I’ve only got myself to blame. After the last post which related to being dragged slowly and painfully into the digital age I went out and did a bit of street shooting, probably my favourite pastime. As I said previously I do use digital to shoot the magazine stories I work on, particularly if they need to be in colour.
For personal work I like to do things the old fashioned way which mainly involves wandering around the streets looking for slightly whimsical pictures. I carry an old M6 with 35mm lens and a couple of spare rolls of film.
I wandered into town and roamed around a few favourite hunting grounds looking for likely suspects. I don’t like to call them victims. Thus I finished up outside the local markets where buskers put on shows. There are usually a lot of people around, a critical ingredient.
I’d had a reasonable day and jagged a couple of decent shots in between diving into cafes and warming up with a coffee. It’s cold down here at this time of the year.
Later in the day I processed the films and scanned this image, my favourite catch of the weekend.
Fremantle Markets 2012
© Roger Garwood 2012
Andrew, who I nickname Soobs, is a photographer colleague who lives on the other side of Australia these days. He read the last blog, regarding digital v film and another emailed exchange of opinions ensued. One thing about Soobs is that he does ask pertinent questions which, as much as I’d like to, are difficult to ignore.
I sent the picture to Soobs with some comments:
This is a straight scan from a TMax neg. I’m really pleased with the tones – a nice range with detail through to the deep shadows and highlights and it looks like film – and it is … and I can make a silver print if want to. So there!
I had previously made some comments about the advantages of shooting film, thus opening a can worms:
Needless to say Soobs I had forgotten to mention what I feel is the most important aspect of film.
In a nutshell the images actually exist. In a computer they don’t. They are a collection of 1s and 0s which are susceptible to the vagaries of technology, ranging from glitches in computers to the treadmill which traps us into continuing updates and upgrades.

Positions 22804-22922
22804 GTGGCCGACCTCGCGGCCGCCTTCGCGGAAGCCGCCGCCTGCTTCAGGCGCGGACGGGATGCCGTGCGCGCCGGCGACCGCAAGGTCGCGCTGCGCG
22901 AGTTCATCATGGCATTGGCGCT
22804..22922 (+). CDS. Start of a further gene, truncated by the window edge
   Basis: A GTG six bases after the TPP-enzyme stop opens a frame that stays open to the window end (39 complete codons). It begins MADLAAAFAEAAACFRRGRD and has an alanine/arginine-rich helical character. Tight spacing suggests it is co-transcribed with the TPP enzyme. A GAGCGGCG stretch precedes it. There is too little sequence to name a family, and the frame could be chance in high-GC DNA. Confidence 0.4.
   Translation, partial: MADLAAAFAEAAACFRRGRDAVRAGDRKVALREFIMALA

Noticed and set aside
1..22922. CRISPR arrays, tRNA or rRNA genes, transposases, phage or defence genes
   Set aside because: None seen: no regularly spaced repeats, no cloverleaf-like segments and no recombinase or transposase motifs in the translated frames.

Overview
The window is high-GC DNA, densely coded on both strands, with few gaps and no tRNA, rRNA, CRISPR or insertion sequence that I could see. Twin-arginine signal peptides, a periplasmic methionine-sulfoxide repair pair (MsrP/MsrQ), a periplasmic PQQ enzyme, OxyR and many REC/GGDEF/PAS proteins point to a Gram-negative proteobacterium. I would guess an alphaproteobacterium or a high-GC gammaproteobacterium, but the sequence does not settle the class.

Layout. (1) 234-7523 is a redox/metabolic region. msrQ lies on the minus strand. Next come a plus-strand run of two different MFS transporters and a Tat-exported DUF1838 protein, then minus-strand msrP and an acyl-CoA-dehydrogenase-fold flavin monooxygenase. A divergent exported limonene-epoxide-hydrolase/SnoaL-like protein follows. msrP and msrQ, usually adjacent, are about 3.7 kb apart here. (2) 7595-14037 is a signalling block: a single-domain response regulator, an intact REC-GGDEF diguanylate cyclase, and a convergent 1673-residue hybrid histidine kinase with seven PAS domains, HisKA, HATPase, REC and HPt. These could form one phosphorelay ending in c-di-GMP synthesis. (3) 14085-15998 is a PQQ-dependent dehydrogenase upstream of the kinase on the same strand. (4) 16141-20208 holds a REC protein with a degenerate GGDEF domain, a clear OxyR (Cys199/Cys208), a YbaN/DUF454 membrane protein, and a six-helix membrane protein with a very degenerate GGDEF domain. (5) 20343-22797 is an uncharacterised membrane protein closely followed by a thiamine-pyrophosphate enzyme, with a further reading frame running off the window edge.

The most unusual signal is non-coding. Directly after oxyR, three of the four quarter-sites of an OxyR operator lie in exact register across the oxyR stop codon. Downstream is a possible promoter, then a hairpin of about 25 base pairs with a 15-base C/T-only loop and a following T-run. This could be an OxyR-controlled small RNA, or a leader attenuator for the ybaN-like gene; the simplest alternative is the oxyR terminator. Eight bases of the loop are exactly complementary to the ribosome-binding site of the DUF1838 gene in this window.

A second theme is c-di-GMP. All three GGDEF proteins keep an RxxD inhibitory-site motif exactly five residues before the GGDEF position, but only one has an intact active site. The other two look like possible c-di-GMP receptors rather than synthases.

By shooting neg on important material I’m doing two things. One is not losing some well earned skills which do need to be kept in tune. The other is the archival characteristics of film. I’ll add to that the ability to make silver prints as well as digital images.
I think you’ll agree that a scanned neg doesn’t look bad on a screen either. In that regard I’d be the first to admit that times have changed and, to make a silly estimate, it’s clear that 90% of people will view 90% of pictures on a screen.
I don’t share the notion that film is dead. All the stats show that film sales are increasing throughout the world, as are sales of film cameras. Leica make about 400 film cameras a month. I think that my final ‘camera to last a lifetime’ will be an MP but it can wait. Like the iPad I don’t actually need it, but I want it.The likes of Linhof, Sinar, and others, as well as custom manufacturers of large format gear, are experiencing increases in sales. All formats of film sales are increasing. Paper and chemistry is readily available so I believe the prophets of doom should get back in their cages.
So, from where I sit, which is currently in front of an iPad, an M6, a steam radio and a plate of poached eggs on toast, I feel the sensible decision is to cover both bases.
Of course I only say these things to stir him up a bit. It always works. Soobs fired back a series of well considered comments:
1. People who use film nowadays are analogous to craftspeople who build their own houses from scratch; or – more relevant, perhaps – to those who breed goats, crop the wool, spin it to thread, then knit sweaters. It’s highly skilled, a labour of love, the product is superb – as per your film practices – but for the vast majority of people, it’s out of the question. It’s a niche skill within a set of niche skills. To say this is not in any way to be negatively critical of people who breed goats, or shoot and process film. They just choose to do it differently.
2. The product you get is not necessarily any better than a more commercially produced one. (cf Simon’s printing)
3. A negative can be lost, burnt, scratched, generally damaged. It has to be looked after very carefully. So do digital files. There’s no inherent archivability advantage to a neg – or a dig file. Depends on how they’re looked after.
4. You can make archive quality silver prints from dig files. So once you silver print a dig file it’s ‘as if’ it came from film. Longevity doesn’t of course apply to colour prints from either film or dig.
I freely admit to being a dinosaur and haven’t had time to get back to Soobs on these issues, non of which I particularly disagree with. (For the record I do have a few chickens and have given serious consideration to getting goat to save me mowing the lawn). However, one underlying point I made is that I love the feel of a good camera. And for street shooting I enjoy something small and discrete. I’m convinced these big digital cameras, which look like Darth Vadar on steroids, really do upset people. I also like to get relatively close to a subject rather than ‘spying’ on them with a long lens. Working like that is a bit like shooting ducks on a pond – easy!